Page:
By authorizing ADEA suits against the Government, Congress waived the Government's sovereign immunity, although it did not explicitly state what trial procedure is to be used in such cases. This does not, however, create an automatic presumption against jury trial in such cases. Rather, it presents us with an ordinary question of statutory interpretation — whether or not Congress intended that employees who bring ADEA actions against the Government should have a right to demand that the case be tried to a jury. Our task then is to see "if [the] statute, expressly or by fair implication so provides." 9 C. Wright A. Miller, Federal Practice and Procedure § 2314 at 69 (1971) (emphasis added; footnote omitted). See also 5 J. Moore, Federal Practice ¶ 38.31 at 236 (2d ed. rev. 1979).
Courts can, and do, infer a congressional intention to allow jury trials in actions against the Government in the absence of explicit statutory authorization. For example, in United States v. Pfitsch, supra, 256 U.S. 547, 41 S.Ct. 569, 65 L.Ed. 1084, the Supreme Court concluded that actions brought against the Government under the Lever Act of 1917, 40 Stat. 276 (1917), may be tried to a jury even though the statute did not provide for jury trials. Similarly, although the War Risk Insurance Act, 38 U.S.C. § 445 (1952) (now codified at 38 U.S.C. § 784 (1976)), did not, as originally enacted, provide for jury trials, it was construed by the Supreme Court to import "the usual procedure * * * in actions at law for money compensation," including trial by jury, in actions against the Government. Law v. United States, supra, 266 U.S. at 496, 45 S.Ct. at 176; accord, Galloway v. United States, 319 U.S. 372, 389 n. 18, 63 S.Ct. 1077, 1086 n. 18, 87 L.Ed. 1458 (1943).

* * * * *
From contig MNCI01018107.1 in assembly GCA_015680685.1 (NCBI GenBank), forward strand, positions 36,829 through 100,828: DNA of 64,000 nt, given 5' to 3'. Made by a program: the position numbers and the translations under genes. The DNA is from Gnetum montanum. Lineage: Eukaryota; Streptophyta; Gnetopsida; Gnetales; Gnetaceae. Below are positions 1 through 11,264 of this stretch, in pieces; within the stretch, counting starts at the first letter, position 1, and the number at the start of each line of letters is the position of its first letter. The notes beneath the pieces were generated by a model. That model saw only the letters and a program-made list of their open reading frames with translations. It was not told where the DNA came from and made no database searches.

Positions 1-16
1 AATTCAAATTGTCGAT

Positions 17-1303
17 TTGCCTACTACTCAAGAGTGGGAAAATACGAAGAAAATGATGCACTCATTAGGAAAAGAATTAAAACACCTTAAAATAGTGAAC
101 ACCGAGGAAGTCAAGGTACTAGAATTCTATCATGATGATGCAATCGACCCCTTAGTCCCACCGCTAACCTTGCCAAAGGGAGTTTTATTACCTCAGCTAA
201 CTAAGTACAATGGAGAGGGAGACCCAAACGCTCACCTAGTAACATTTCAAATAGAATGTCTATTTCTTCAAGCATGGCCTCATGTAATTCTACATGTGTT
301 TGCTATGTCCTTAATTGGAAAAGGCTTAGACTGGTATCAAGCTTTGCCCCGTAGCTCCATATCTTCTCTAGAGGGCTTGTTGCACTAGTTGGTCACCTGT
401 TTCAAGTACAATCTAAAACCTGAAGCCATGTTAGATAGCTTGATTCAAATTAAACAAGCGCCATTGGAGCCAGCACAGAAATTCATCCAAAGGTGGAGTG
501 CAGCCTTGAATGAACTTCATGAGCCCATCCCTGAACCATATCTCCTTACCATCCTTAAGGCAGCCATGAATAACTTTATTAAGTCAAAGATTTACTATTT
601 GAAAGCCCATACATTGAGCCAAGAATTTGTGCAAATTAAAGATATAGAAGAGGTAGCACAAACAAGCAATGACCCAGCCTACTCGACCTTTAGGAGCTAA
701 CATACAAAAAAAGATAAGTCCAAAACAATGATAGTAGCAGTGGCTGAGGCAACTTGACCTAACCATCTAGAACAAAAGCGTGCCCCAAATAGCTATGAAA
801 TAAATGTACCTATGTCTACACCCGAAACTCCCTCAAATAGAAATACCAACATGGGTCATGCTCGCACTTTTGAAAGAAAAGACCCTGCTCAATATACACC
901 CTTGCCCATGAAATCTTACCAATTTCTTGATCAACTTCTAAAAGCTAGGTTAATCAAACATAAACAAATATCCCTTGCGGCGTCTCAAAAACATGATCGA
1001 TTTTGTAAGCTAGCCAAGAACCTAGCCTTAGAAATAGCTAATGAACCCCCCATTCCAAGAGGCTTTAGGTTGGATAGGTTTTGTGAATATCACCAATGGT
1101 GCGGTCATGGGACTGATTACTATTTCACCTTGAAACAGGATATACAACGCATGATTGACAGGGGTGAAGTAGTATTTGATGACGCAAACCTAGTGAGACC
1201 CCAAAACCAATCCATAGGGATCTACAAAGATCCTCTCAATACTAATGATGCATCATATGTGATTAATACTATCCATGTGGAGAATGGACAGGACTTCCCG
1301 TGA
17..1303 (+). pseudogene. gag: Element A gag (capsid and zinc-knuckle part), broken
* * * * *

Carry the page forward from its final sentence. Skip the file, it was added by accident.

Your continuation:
We therefore agree with the District Court that appellee may demand a jury trial for her suit if there is enough evidence to support an inference that Congress intended to provide for jury trials in ADEA actions against the Government. Our review of the statute and legislative history persuades us that Congress did so intend.